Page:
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# Word break problem

This problem is commonly asked in the Google and Amazon interview. We all know that if you typed string in Google search box does not make sense, Google breaks that into meaningful words and asks us back if we meant those words instead of a single word. This post discusses how can we find if the given string can be broken into meaningful dictionary words. For example, if I typed algorithmsandme and given dictionary is [“algorithms”, “and”, “me”], this string is breakable in meaningful words. but if the string is algorithmsorme this is not breakable into meaningful words. You can find this problem for practice at leetcode.

## Word break problem : thoughts

We start with the first character of the string, check if the character itself is a word in the dictionary? If yes, then our problem reduces to the smaller problem, that is to check if substring from index 1 to s.length is breakable or not.
If not, then we check two characters and then three characters and so on till we can check the whole string. As with every character inclusion, the problem reduces in size but remains the same, so ideal case for recursive implementation.

```package AlgorithmsAndMe;

import java.util.HashMap;
import java.util.HashSet;
import java.util.List;
import java.util.Set;

public class WordBreak {

public boolean wordBreak(String s, List<String> wordDict) {
return wordBreakUtil(s, wordDict, 0, table);
}

private boolean wordBreakUtil(String s,
List<String> wordDict,
int index) {

if (index == s.length()) return true;

boolean isBreakable = false;
for(int i=index; i<s.length(); i++) {
isBreakable = isBreakable
|| wordDict.contains(s.substring(index, i+1))
&& wordBreakUtil(s, wordDict, i + 1);
}

return isBreakable;
}
}

```

If you notice we are solving the same problems again and again in recursive function `wordBreakUtil`, how can we save that repeated calculations? Best way to save the already solve problems in a cache, that way we can refer to the cache if the problem is already solved or not. If yes, do not solve it again and use the cached value. This approach is called a Top Down approach and uses memoization to avoid repeated subproblems.

```package AlgorithmsAndMe;

import java.util.HashMap;
import java.util.HashSet;
import java.util.List;
import java.util.Set;

public class WordBreak {

public boolean wordBreak(String s, List<String> wordDict) {
int [] table =  new int[s.length()];
for(int i=0; i<s.length(); i++){
table[i] = -1;
}
return wordBreakUtilTopDown(s, wordDict, 0, table);
}

private boolean wordBreakUtilTopDown(String s,
List<String> wordDict,
int index,
int[] table) {

if (index == s.length()) return true;

if(table[index] < 0) {
boolean isBreakable = false;
for (int i = index; i < s.length(); i++) {
isBreakable = isBreakable
|| wordDict.contains(s.substring(index, i + 1))
&& wordBreakUtilTopDown(s, wordDict, i + 1);
}
table[index] = isBreakable ? 1 : 0;
}
return table[index] == 1 ? true : false;
}
}

```

If you run the first solution, it will exceed the time limit on leetcode, however, the second implementation should be accepted with 4ms as the time to run. Now you can appreciate the efficiency by memoization.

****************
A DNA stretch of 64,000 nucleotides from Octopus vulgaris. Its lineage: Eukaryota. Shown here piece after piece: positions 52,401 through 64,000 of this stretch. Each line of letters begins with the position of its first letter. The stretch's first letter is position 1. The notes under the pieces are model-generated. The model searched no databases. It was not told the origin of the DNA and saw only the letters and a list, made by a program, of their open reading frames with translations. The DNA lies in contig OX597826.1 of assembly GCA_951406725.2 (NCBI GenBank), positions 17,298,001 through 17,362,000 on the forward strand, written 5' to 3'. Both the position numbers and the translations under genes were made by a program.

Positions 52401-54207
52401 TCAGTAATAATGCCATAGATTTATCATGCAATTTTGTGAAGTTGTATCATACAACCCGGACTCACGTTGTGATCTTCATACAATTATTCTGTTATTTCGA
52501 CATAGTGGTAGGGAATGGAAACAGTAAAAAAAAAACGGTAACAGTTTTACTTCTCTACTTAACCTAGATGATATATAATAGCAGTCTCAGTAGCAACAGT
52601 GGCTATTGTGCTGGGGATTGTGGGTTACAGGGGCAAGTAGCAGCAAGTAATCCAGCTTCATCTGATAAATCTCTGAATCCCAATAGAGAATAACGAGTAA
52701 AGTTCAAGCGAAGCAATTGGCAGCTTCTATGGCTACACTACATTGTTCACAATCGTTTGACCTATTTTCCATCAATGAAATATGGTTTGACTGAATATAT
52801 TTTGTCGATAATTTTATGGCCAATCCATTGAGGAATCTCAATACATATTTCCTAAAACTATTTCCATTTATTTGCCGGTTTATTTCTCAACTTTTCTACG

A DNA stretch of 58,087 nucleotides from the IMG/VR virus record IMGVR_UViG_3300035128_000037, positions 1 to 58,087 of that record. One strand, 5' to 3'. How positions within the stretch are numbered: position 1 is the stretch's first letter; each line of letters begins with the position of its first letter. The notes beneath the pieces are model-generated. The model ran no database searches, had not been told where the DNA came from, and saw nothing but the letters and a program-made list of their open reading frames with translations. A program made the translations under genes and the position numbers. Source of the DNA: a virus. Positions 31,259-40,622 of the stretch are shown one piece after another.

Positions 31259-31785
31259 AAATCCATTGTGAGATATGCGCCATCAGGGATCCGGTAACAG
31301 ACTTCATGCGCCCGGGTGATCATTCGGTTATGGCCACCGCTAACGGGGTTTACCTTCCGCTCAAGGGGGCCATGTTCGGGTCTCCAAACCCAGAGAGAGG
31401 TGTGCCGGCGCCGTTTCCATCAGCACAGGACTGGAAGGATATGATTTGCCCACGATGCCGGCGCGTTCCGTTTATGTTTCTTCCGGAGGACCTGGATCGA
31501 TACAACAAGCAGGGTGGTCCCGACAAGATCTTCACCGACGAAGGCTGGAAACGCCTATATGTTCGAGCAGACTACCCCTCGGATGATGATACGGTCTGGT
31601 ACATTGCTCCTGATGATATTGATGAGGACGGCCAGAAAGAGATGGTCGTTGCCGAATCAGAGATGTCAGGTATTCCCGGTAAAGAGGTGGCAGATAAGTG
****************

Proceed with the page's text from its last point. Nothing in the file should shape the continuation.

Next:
### Word break problem using dynamic programming

In the last two implementations, two things are evident: first, the optimal solution of a subproblem leads to the optimal solution of the original problem. Second, there are overlapping subproblems. These are two must have conditions for applying dynamic programming. We already saw the memoization and top-down approach of DP to avoid repeated solving of subproblems. How can we do it bottom up?

What if store an information if the string till index i is breakable? What will be the base case? The string before index 0 is alway breakable as empty string. So table[0] can be always true. To check if string till index i is breakable or not, we check from index 0 to index i-1 if there is any index j till which string is breakable. If yes, then we just check if substring from index j to i, that will make `table[i]` as true.

```package AlgorithmsAndMe;

import java.util.HashMap;
import java.util.HashSet;
import java.util.List;
import java.util.Set;

public class WordBreak {

public boolean wordBreak(String s, List<String> wordDict) {
return wordBreakBottomUp(s, wordDict, 0, table);
}

private boolean wordBreakUtilBottomUp(String s, List<String> wordDict){

if(s == null || s.length() == 0) return false;

boolean[] table  = new boolean[s.length()+1];

table[0] = true;
for (int i = 1; i <= s.length(); i++) {
for (int j = i - 1; j >= 0; j--) {
if (table[j] && wordDict.contains(s.substring(j, i))) {
table[i] = true;
}
}
}
}
return table[s.length()];
}
}
```

The time complexity of the above implementation of the word break problem is `O(n2)`

If you want to store all the strings which can be generated by breaking a particular word, below is the code.

```package AlgorithmsAndMe;

import java.util.*;

public class WordBreak2 {

public List<String> wordBreak(String s, List<String> wordDict) {
Map<String, List<String>> map = new HashMap<>();
return wordBreakUtil2(s, wordDict, map);
}

private List<String> wordBreakUtil2(String s,
List<String> wordDict,
Map<String, List<String>> map) {

if(map.containsKey(s)){
return map.get(s);
}

List<String> result = new ArrayList<String>();
if (wordDict.contains(s)){
}

for(int i=1; i<=s.length(); i++) {
String prefix = s.substring(0, i);
if(wordDict.contains(prefix)){
List<String> returnStringsList = wordBreakUtil2(s.substring(i), wordDict, map);

for(String returnString :returnStringsList ){
result.add(prefix + " " + returnString);
}
}
}
map.put(s,result);

return result;
}
}

```

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